The forecasting process involves;
(i) calculation of probable future events.
(ii) analyzing changes in consumer attitude, technology, competitive forces, government policies, etc.
(iii) developing the basis for decision making and planning by systematic investigations.
Managers use these premises to evaluate future events and to develop ‘action statements’ and alternative courses of action.
Because future events are complex, premises must be limited to assumptions that are critical to a plan.
Premises must be monitored and updated throughout the planning process.
Step 4: Determining Alternative Courses
The next step is determining available alternative ways of achieving objectives.
Alternatives can be identified based on the planning premises and objectives of the firm.
It is important to note that the number of alternatives should be reduced to the most promising and fruitful ones by preliminary analysis.
Managers should search for and examine alternative courses of action. Alternatives can be discovered through research, experimentation, and experience.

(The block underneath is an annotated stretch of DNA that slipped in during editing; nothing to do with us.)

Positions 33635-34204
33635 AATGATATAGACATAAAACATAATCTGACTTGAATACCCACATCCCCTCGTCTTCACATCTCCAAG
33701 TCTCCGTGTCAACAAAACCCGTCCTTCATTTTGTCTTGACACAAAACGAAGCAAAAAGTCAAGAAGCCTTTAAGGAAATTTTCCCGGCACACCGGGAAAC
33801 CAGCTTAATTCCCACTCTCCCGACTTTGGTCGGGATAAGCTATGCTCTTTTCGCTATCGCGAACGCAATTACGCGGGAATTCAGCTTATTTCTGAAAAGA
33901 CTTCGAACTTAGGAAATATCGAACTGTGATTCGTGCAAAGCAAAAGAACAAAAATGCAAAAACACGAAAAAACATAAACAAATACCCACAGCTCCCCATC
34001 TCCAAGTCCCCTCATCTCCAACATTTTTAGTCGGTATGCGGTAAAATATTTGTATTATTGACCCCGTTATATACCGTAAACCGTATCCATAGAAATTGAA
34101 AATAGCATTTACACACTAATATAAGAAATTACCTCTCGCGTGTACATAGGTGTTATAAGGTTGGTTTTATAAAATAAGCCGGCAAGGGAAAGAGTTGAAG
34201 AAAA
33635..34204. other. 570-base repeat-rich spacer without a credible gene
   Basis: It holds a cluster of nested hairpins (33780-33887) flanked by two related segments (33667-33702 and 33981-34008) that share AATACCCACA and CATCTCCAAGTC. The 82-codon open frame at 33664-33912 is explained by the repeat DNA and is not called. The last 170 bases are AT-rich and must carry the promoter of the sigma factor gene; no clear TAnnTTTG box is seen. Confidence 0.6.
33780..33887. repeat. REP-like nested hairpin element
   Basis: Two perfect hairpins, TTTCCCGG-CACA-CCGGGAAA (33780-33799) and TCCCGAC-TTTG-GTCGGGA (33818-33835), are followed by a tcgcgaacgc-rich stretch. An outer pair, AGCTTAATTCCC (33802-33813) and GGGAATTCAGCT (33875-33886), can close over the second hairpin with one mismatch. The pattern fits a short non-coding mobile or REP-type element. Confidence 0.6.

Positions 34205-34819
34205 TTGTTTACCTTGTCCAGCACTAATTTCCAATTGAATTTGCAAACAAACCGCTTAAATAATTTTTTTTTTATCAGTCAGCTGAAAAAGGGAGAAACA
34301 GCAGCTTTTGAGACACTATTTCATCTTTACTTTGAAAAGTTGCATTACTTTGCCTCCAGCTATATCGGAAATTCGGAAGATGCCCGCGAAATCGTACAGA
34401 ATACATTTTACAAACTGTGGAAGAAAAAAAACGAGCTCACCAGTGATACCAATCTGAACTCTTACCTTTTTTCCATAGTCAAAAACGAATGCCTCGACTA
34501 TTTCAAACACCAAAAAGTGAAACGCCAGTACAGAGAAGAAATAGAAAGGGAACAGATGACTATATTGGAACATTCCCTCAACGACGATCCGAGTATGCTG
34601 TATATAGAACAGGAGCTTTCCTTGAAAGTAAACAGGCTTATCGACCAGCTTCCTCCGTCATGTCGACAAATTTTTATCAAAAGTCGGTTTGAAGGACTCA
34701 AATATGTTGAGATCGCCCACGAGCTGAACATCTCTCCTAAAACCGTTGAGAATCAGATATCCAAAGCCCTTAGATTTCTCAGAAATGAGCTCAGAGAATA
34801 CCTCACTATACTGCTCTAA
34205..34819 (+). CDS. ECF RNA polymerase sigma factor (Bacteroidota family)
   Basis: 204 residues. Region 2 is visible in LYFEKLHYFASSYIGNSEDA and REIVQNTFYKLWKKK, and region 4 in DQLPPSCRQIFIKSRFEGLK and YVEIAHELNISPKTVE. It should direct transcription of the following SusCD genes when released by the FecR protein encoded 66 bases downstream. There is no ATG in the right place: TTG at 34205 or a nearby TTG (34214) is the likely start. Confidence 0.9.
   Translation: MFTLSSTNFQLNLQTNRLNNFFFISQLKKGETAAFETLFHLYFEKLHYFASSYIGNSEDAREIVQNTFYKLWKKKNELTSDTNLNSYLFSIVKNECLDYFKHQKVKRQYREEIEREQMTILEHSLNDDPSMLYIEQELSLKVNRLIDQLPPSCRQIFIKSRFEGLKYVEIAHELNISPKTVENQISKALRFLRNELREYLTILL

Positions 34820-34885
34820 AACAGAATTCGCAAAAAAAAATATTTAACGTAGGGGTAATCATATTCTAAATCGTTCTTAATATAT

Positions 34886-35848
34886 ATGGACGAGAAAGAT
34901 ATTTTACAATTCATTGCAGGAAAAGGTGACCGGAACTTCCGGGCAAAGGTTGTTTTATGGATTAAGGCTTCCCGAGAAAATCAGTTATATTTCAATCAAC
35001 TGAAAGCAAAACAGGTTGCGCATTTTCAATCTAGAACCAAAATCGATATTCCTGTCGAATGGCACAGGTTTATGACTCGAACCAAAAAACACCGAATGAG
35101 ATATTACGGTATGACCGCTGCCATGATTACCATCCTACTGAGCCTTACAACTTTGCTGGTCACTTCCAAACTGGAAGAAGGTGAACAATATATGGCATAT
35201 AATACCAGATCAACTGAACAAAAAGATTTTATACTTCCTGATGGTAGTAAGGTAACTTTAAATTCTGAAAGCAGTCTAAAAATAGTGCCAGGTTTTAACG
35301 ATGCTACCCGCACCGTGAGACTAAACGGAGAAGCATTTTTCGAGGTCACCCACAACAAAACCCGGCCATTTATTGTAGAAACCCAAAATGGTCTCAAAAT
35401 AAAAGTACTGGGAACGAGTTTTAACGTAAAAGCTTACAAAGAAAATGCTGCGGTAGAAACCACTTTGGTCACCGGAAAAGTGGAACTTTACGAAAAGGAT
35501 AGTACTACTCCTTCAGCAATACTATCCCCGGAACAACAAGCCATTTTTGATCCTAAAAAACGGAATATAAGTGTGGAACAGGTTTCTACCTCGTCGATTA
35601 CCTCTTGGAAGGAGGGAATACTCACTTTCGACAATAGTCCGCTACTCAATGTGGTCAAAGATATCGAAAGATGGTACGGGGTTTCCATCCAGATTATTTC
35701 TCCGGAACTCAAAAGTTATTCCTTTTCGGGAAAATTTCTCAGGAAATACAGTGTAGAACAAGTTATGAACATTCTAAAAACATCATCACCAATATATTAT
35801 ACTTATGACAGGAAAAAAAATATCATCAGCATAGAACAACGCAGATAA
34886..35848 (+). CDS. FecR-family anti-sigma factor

Must Read ➜ Management by Objectives (MBO)
Step 5: Evaluating Alternative Courses
The planner must evaluate the alternatives in the light of premises and goals. Evaluation can be done by finding out the available alternatives and having made an analysis of their strong and weak points.
Evaluation is not an easy process because alternatives have so many variables and limitations.
Some alternatives can be compared easily, some may appear to be the most profitable and will be too expensive. Some may be less desirable or efficient than others. the best one is which better suits the organization’s immediate goals.
Hence, the effective manager should evaluate these alternatives against the considerations for both feasibility and consequences.
The statistical methods and software have greatly helped the evaluation process.
Step 6: Selecting the Best Alternative
This is the point at which the plan is adopted – the point of decision-making. Selecting the most appropriate alternative involves choosing the plan.
Normally, managers will select the alternative that, in their judgment, will best enable the organization to accomplish its goals.
Step 7: Formulation of Supporting Plan
After formulating the main plan/basic plan, various sub-plans (derivative plans) are derived so as to support the main plan.
Derivative plans are specific plans which are departmental specific.
In an organization, there can be various derivative plans like planning for buying equipment, collecting raw materials, recruiting and training personnel, developing a new project, etc.